Alone with others

Category : General advice, Philosophy 11th May 2020

Inside Yoga 302 (11/5/2020)

We are alone, but at the same time, we are with others. One of my meditation teachers, Stephen Batchelor, wrote several books on Buddhism and related subjects, often with titles which spoke volumes. During the current lockdown, due to Covid-19, I have often thought about one book title which sums up how many of us must now feel: alone with others.

This feeling of alone with others is especially true when it comes to the way my yoga classes are now taught: I am teaching online live, I am in one room and each person is alone in their room. They are alone but they are with others: myself and the others in the class.

Stephen Batchelor’s book explored an existential approach to Buddhism, a fascinating read, but its title in itself explained so much. This expression: alone with others is applicable in many ways, take for example, meditating in a room with others, with the eyes closed we can feel alone in our own experience, and it’s true, our experience is ours, but open our eyes, and we are surrounded by others all doing the same practice, so were we alone? We might think our experience is unique, but is it? We all share similar emotions, thoughts, doubts, fears, uncertainty, anxiety and self-judgements, and everyone will find their meditation challenging at times, and other times, filled with joy, so we are not alone there. But we are alone with others. Reassuringly, although we can feel alone, we are with “others” in our shared experience.

And, that is why this title has been on my mind so often during the pandemic lockdown, where we are cut off from friends, (extended) family, work colleagues, and even the casual interactions of seeing people out and about. For many of us, the feeling of being alone is not only ever present but uncomfortable, and the isolation at present is making it feel worse.

It is hard to solve these feelings when we cannot, at present, change the circumstances which we currently live in because this is beyond our control and in the hands of the government. But, we can soften the feelings of being alone by pushing out negative thoughts and replacing them with more reassuring and positive thoughts. For example, thinking of the number of connections we have made through this lockdown, like speaking with our neighbours more than ever because pre-lockdown we barely noticed our neighbours, only just managing a nod or a swift hello as we rushed on with our lives.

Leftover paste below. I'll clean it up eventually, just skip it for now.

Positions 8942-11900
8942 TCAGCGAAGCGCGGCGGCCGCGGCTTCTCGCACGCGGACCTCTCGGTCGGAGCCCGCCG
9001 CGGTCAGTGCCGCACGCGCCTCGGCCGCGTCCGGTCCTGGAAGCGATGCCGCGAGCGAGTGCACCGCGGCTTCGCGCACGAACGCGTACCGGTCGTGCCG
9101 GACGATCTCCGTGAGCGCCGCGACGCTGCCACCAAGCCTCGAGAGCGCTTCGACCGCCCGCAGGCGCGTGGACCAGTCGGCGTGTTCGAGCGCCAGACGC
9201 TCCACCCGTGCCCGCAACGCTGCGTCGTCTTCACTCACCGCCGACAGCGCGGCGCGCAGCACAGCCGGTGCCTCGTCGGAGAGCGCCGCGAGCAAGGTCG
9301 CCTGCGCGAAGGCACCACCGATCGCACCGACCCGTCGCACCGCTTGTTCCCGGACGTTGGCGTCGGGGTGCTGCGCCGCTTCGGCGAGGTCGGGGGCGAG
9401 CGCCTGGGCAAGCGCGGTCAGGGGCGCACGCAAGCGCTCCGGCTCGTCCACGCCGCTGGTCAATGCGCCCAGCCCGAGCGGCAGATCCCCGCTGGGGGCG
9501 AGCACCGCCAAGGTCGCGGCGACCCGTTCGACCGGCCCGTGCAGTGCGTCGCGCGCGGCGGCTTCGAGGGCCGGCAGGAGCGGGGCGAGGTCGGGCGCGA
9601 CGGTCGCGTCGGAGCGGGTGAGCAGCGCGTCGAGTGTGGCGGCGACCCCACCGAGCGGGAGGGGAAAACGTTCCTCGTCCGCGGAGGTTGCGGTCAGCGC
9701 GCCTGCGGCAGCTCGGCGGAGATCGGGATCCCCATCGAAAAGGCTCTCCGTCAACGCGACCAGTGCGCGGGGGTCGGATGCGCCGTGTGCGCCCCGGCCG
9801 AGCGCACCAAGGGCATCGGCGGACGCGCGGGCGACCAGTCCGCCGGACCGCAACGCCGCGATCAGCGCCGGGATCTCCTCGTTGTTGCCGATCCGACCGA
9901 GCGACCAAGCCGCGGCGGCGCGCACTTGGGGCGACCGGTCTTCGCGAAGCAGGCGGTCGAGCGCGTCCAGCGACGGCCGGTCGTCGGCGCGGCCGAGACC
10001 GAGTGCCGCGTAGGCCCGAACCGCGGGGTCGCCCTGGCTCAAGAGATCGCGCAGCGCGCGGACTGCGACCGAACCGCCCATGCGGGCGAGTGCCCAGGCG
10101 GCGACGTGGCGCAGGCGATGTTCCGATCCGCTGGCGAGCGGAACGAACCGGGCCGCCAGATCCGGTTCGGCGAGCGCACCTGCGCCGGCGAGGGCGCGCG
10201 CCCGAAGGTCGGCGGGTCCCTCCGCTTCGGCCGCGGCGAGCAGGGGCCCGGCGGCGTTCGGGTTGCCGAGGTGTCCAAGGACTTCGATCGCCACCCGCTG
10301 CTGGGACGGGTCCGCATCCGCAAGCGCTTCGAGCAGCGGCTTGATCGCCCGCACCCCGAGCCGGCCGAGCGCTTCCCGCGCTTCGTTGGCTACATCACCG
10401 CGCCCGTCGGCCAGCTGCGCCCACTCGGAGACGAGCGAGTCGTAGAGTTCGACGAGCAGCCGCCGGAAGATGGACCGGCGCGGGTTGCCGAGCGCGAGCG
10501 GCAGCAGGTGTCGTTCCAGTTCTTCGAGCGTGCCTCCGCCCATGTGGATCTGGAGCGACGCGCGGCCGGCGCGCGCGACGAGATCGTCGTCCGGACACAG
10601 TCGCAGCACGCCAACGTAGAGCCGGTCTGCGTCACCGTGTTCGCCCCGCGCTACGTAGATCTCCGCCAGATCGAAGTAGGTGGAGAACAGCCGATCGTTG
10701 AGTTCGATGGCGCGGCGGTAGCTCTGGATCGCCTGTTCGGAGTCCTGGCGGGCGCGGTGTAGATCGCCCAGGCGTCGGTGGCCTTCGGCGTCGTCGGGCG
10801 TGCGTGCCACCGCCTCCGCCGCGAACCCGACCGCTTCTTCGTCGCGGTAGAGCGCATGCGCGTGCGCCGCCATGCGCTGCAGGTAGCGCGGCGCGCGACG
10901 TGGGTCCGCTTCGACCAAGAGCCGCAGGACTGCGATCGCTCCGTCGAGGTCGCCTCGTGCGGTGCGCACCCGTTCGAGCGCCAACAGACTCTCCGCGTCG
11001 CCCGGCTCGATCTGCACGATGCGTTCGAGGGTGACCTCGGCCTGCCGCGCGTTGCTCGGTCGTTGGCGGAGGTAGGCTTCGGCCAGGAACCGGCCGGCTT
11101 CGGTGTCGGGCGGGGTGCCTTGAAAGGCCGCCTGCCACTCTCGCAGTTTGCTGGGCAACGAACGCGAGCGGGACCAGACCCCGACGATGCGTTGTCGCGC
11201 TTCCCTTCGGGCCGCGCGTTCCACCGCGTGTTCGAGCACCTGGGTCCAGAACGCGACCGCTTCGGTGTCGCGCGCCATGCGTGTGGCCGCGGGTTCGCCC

We can also reflect on the shared experiences we currently have, our boats might vary in terms of size and numbers aboard, but we are all in the same boat. It is possibly the first time that we are all going through the same kind of experience, because we all have one topic on our minds: how are you doing, are you well and so forth? Because there is the unspoken understanding that this is all about the Covid-19 pandemic and we are all affected by it.

No wonder there is talk of the World Wars as the nearest comparison to what we are now living through, because back then the collective efforts of population, companies and government were all focused on one aim – winning the war, as we now fight the Covid-19 virus.

It is understandably hard to believe that we can change how we think, but try reminding ourselves that although we might feel alone much of the time, we are not alone, and that there are many people feeling the same way.